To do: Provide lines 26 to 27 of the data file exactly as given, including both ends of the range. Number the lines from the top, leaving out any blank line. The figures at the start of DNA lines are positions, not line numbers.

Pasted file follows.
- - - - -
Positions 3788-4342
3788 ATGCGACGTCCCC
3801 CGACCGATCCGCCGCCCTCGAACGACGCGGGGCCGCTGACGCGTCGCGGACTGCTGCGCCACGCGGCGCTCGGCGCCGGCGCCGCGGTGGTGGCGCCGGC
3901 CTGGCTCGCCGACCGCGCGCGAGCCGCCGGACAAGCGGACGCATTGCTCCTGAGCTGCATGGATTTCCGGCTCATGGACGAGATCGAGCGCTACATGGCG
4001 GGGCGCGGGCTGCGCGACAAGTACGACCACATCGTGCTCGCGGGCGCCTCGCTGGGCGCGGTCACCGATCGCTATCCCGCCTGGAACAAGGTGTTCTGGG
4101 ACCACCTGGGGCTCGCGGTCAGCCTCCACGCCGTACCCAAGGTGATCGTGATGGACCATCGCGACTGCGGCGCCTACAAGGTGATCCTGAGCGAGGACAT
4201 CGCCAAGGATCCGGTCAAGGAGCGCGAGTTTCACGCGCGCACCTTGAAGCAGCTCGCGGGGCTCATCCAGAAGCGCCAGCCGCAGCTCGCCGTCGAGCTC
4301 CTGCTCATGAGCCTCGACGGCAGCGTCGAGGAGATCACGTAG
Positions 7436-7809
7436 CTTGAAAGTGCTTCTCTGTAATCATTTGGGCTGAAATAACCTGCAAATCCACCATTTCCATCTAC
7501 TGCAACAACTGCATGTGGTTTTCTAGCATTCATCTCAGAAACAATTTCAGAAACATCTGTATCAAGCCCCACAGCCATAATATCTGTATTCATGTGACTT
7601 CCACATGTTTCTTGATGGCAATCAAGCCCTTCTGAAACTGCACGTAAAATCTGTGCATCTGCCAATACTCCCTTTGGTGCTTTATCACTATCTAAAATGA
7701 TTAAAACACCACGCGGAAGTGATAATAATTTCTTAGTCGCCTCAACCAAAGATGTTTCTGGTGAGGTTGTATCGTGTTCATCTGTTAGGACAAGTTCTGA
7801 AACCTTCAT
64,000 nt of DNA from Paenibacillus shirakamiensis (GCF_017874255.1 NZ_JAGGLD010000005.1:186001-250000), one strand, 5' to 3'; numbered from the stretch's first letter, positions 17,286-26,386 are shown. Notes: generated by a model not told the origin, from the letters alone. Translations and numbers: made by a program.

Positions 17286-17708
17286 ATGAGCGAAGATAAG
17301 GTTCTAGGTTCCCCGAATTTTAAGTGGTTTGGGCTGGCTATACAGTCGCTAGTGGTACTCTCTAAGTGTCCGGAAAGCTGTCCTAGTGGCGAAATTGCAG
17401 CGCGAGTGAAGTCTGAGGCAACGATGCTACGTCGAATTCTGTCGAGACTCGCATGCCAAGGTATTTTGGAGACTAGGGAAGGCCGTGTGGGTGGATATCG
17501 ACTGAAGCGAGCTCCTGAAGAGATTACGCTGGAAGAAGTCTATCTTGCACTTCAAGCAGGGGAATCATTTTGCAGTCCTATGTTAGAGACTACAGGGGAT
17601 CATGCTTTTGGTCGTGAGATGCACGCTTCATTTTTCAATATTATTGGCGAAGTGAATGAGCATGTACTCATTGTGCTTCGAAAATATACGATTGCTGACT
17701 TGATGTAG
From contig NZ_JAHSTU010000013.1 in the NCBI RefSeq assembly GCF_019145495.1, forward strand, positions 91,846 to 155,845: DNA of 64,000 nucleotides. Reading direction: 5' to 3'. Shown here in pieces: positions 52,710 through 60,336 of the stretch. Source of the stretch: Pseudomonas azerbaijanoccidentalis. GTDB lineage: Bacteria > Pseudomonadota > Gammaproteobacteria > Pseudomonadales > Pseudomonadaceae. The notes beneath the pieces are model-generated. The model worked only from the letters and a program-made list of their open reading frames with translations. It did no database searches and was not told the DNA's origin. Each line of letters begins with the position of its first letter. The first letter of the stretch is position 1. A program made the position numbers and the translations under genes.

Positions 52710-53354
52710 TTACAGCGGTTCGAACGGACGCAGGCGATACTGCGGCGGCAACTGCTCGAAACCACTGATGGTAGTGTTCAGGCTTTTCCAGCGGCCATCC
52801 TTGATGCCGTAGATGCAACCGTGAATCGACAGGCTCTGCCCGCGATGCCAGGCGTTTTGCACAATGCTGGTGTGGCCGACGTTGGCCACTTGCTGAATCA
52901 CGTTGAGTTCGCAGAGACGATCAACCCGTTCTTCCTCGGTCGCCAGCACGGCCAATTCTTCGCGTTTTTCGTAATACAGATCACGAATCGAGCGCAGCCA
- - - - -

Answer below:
52801 TTGATGCCGTAGATGCAACCGTGAATCGACAGGCTCTGCCCGCGATGCCAGGCGTTTTGCACAATGCTGGTGTGGCCGACGTTGGCCACTTGCTGAATCA
52901 CGTTGAGTTCGCAGAGACGATCAACCCGTTCTTCCTCGGTCGCCAGCACGGCCAATTCTTCGCGTTTTTCGTAATACAGATCACGAATCGAGCGCAGCCA